TACLOBAN City, Jan. 5, 2014 — Shirley Boco wants anyone who will listen to know that the 1,297 people she represents deserve more attention than they are getting as the recovery from November’s Typhoon Haiyan begins to gain momentum.
Boco, 33, is captain of the barangay, or local community, in the poverty-stricken Anibong section of Tacloban. She advocates for a larger cash-for-work program so that more community members can clear debris left by the storm. She wants more shelter kits to be distributed to families living in makeshift housing, or no housing at all, in the poverty-stricken community in the western part of Tacloban. Food packs from nongovernmental organizations could include things other than rice and sardines, she believes.
And Boco worries about what will happen to the fragile homes that have sprouted on the shore since the storm: Many probably will be destroyed again as efforts continue to refloat at least one of the seven large ocean vessels washed farther ashore at the peak of Haiyan, known locally as Yolanda.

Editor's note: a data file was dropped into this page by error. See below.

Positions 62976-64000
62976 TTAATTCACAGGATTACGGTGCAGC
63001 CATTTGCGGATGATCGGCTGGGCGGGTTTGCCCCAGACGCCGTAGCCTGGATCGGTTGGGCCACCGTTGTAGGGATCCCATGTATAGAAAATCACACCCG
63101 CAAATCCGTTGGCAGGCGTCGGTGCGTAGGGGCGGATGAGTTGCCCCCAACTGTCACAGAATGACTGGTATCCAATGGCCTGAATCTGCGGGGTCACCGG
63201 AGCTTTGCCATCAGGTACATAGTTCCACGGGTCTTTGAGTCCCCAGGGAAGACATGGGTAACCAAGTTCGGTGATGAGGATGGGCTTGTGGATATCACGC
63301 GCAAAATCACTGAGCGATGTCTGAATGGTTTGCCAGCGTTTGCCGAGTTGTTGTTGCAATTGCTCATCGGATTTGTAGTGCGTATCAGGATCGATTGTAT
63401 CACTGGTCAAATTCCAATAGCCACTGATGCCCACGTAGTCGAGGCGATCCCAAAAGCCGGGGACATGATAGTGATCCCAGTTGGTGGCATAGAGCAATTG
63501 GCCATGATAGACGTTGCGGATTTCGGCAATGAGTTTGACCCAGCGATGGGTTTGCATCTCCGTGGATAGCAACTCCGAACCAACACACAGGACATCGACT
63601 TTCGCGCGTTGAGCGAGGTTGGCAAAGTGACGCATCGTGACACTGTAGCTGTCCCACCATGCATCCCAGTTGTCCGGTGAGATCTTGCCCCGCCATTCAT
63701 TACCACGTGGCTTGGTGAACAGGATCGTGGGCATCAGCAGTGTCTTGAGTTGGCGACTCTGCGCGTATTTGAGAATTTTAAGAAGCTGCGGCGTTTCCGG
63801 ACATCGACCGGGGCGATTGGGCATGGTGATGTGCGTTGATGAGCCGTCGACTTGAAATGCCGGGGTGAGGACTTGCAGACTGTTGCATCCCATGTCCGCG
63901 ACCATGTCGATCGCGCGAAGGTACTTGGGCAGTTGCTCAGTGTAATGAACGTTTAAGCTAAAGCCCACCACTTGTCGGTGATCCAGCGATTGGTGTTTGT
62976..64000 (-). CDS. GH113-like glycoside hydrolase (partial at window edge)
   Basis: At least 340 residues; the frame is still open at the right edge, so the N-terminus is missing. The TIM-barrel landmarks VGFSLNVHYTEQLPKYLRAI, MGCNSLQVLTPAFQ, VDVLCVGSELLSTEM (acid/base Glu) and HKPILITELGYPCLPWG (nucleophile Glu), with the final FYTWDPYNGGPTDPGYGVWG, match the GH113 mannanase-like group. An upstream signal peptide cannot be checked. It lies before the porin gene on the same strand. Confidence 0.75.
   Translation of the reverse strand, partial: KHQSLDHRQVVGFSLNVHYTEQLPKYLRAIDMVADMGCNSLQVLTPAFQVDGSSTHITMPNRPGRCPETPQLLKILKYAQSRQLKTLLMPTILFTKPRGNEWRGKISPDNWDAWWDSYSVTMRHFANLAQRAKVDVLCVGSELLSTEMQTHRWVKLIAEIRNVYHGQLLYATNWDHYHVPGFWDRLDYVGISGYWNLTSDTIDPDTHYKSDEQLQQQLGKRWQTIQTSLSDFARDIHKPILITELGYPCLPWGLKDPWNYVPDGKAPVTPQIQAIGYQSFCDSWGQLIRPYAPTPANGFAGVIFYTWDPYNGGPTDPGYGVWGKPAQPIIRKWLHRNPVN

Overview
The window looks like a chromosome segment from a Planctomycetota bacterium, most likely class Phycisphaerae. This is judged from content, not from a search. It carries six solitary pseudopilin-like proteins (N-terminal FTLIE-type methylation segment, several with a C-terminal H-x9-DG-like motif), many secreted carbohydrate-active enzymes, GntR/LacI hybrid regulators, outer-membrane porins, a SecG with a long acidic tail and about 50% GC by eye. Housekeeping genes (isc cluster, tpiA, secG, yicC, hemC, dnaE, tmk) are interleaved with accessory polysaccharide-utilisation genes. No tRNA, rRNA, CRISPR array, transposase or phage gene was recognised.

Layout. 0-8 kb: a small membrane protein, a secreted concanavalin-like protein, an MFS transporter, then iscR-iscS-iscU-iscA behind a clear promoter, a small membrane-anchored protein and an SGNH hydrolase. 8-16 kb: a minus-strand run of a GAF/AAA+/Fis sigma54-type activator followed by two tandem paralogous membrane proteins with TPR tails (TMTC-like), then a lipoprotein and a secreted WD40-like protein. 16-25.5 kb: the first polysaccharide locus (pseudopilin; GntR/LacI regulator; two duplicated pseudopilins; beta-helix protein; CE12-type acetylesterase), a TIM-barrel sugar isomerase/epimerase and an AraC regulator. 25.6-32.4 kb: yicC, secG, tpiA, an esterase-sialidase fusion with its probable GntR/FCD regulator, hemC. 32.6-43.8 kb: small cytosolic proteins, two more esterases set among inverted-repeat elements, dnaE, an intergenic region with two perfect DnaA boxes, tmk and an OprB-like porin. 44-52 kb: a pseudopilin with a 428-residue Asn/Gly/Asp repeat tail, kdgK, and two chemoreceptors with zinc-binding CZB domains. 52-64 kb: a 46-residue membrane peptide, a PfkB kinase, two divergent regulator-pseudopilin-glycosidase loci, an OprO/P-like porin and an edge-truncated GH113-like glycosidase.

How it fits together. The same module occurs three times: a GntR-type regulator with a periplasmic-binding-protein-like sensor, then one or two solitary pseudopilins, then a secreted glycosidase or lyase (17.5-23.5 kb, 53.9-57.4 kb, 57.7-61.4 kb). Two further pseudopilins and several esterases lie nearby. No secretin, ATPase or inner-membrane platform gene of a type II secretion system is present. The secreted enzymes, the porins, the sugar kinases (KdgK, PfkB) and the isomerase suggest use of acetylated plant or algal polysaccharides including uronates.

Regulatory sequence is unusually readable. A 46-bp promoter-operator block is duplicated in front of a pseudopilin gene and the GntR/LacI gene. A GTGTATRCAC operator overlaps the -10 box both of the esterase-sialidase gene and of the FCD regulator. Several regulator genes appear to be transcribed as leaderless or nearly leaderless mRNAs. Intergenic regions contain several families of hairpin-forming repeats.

People salvaged material to rebuild their homes where they had lived prior to the storm because they had no other option, said Boco, the mother of two sons, ages 12 and 15. People are building temporary housing thinking they may be forced to move again because the government is prohibiting the construction of permanent housing within 125 feet of the shoreline.
“Our people came into our area just to have partial shelter right now because the government has not offered a permanent relocation. Right now, we have to go back to where Yolanda landed,” Boco explained. [Full story]